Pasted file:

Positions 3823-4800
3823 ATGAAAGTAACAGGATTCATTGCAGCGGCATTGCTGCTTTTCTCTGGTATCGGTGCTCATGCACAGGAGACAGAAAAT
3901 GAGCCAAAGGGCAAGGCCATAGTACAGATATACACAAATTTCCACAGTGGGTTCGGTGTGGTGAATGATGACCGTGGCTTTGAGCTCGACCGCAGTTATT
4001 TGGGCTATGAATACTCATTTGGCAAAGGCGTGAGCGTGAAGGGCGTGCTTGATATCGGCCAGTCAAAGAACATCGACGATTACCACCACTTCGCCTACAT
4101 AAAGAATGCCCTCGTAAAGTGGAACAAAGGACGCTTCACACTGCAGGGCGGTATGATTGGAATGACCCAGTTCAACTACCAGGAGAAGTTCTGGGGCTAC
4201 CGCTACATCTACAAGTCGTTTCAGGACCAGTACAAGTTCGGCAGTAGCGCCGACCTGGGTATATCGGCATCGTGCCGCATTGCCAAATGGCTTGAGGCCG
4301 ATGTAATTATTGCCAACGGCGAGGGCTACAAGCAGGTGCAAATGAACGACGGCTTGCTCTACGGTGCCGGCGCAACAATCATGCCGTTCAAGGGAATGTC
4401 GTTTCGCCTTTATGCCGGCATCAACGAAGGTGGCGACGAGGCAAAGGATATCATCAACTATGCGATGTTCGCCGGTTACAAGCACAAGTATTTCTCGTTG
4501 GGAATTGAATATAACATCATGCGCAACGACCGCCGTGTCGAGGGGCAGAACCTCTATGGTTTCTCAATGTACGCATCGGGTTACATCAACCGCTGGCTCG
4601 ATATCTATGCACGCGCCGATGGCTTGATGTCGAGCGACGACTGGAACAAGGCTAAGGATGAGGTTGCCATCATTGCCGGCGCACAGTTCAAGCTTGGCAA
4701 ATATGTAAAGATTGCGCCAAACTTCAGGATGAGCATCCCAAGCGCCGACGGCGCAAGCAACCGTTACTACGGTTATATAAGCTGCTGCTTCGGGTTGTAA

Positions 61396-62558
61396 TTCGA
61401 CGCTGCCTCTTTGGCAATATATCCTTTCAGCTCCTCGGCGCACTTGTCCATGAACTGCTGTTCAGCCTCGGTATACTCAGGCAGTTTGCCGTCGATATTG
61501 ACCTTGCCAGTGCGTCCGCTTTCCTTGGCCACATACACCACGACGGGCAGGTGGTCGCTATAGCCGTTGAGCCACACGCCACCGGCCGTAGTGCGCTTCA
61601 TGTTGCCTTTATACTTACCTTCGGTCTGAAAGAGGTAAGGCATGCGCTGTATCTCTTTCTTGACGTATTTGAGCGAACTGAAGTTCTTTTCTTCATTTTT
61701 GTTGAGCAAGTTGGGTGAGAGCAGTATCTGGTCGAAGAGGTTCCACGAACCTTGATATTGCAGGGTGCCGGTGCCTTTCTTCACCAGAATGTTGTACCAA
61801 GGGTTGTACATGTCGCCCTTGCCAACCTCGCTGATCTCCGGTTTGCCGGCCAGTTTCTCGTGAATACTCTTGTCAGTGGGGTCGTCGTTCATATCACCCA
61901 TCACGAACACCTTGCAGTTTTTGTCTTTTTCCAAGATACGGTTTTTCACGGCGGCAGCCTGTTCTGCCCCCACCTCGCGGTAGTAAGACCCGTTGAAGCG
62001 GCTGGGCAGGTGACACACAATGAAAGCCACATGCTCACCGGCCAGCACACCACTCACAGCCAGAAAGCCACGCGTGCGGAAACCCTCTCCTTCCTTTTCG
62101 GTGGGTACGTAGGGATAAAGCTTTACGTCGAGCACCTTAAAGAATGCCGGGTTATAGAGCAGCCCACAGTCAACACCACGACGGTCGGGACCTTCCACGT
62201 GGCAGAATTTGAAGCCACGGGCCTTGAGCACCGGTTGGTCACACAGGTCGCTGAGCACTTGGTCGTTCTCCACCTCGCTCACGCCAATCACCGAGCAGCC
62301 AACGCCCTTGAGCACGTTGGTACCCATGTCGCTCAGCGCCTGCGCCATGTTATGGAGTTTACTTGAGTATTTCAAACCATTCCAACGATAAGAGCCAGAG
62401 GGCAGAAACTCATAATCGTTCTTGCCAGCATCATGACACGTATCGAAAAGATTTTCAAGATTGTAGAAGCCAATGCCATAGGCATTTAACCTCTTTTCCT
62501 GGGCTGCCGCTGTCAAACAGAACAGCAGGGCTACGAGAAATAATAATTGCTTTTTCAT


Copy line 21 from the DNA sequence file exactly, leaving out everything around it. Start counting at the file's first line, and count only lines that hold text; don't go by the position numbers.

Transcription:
62101 GTGGGTACGTAGGGATAAAGCTTTACGTCGAGCACCTTAAAGAATGCCGGGTTATAGAGCAGCCCACAGTCAACACCACGACGGTCGGGACCTTCCACGT